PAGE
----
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Reporting and drinking beer in Philly and beyond
May 25, 2007 | Belgian taverns debuting all over
HOLD ONTO your frites, Philly, we've got another batch of Brussels sprouting.
If you haven't been paying attention, what's happening is a perfect storm of three trends:
1. Belgium is producing the most exciting, flavorful and exotic ales in the import market. We're not talking about the ubiquitous Stella Artois, a fairly run-of-the-mill industrial lager; these are craft brews with complex, often challenging flavors, some costing more than $20 a bottle.
2. Beer has suddenly rediscovered food. Breweries worldwide are encouraging beer-drinkers to match their favorites with a wide array of cuisine.
3. The hottest thing in restaurants is the gastropub. I hate the term but love the concept: a joint with decent food and excellent drinks in a tavern atmosphere. Standard Tap in Northern Liberties is the prototype.
Monk's Cafe (Center City), Eulogy Tavern (Old City), Bridgid's (Fairmount) and Abbaye (Northern Liberties) long ago gave this city its reputation as Brussels, U.S.A. This new batch makes you wonder if we'll be converting to euros.
The first is already open. It's Zot, just off Headhouse Square in the space once occupied by Le Champignon (122 Lombard St.). This large, handsome restaurant has an upscale menu that beautifully reflects Belgium's reputation for French cuisine with hearty German portions.
Zot (rhymes with "note") takes its name from the Flemish word for "zany" or "eccentric," which might explain the presence of kangaroo and ostrich on the menu.
The place greets you with a well-stocked wine bar in the front, but you're here for the beer, so keep walking. Farther inside, you'll find a second bar with a handful of taps (plans are to expand to two dozen) and lots of bottles. Beyond that is a trim, quiet dining room.
The menu has a spreadsheet look to it - two columns of appetizers, soups, mussels, meats, etc., with almost no descriptions. But the bareness is deceptive. Main courses are yours to build; choose your meat or fish, pair it with one of about 20 sauces, then add a starch.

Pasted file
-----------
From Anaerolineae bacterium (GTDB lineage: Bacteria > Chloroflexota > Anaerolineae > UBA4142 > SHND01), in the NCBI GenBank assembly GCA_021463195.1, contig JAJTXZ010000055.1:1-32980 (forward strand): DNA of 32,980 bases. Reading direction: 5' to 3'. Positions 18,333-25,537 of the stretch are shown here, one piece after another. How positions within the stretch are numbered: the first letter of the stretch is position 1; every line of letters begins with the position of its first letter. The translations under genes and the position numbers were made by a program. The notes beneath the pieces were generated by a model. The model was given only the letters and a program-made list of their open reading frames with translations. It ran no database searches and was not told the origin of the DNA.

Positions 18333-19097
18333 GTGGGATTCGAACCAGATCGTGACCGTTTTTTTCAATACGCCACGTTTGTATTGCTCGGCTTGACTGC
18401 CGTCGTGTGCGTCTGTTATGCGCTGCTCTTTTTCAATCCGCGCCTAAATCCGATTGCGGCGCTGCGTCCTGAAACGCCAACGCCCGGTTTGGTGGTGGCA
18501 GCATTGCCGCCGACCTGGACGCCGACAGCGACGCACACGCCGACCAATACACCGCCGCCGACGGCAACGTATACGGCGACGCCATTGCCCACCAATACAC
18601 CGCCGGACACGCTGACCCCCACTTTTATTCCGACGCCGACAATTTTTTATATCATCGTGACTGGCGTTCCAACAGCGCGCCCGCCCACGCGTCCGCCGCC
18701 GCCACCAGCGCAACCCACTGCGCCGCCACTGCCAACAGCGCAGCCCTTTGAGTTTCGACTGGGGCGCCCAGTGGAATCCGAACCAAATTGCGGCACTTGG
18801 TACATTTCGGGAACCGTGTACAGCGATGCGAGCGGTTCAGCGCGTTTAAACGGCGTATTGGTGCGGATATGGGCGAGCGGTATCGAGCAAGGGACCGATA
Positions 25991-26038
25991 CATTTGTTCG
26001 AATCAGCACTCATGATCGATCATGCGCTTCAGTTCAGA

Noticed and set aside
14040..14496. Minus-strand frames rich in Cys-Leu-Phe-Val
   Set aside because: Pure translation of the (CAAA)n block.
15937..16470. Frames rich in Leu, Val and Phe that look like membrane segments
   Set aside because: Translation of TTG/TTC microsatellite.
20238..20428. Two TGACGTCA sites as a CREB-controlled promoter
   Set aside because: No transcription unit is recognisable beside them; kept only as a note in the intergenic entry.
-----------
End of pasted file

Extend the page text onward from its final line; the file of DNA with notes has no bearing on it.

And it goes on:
Simple, but superb.
I've made only one visit so far, but each dish was a hit. I chose the restaurant's namesake, Bruges Zot pale ale, to wash down a small kettle of succulent mussels flavored with lavender and honey.
A bottle of St. Feuillien Triple paired nicely with duck breast under a spinach-garlic sauce, and leek stoemp (bulky mashed potatoes with leeks).
Mrs. Sixpack was more daring: She went for the 'roo filet with caper sauce. Obviously that dish demands a hoppy beer (ba-dum), but she opted for a Three Philosophers from New York's Brewery Ommegang, a powerfully satisfying quadrupel flavored with cherry lambic.
The two of us dropped a hundred bucks on the meal, which should tell you this isn't bar food. Indeed, what's notable about the newcomer is that it's not Monk's Cafe or Eulogy or one of the city's other fine Belgian taverns.
Zot pushes the idea of Belgian cuisine to another level while holding firm to its beery roots.
Teresa's Next Door is expected to open in early June next door to, yes, Teresa's Cafe (124 N. Wayne Ave., Wayne). Though it's not being marketing specifically as a Belgian tavern, about half of its 24 drafts and 160 bottles (and some of its menu) will be Belgian.
The Belgian Cafe (21st and Green streets, Fairmount). The folks behind Monk's Cafe are expanding northward. Expect a smaller but well-stocked, Belgian-style bar. Should open by mid-June.
Beneluxx Tasting Room (33 S. 3rd St., Old City) is a spin-off of Eulogy, the Chestnut Street Belgian tavern, to open later this summer. Owner Mike Naessens will serve small three- and six-ounce tasters of beer (and wine) and match them with cheese and chocolate, a nice way to discover some of these offbeat Belgian flavors without spending an arm and une jambon. He's also planning to install nifty water sprayers in each table to clean your glass between samples.
Possibly the most interesting of the bunch is Naessens' third spot, Beneluxx at the Broad Axe Tavern in Blue Bell, Montgomery County. Established in 1681, the tavern is arguably the oldest in America, opened before William Penn arrived in Pennsylvania. It's being gutted and is expected to open sometime this summer.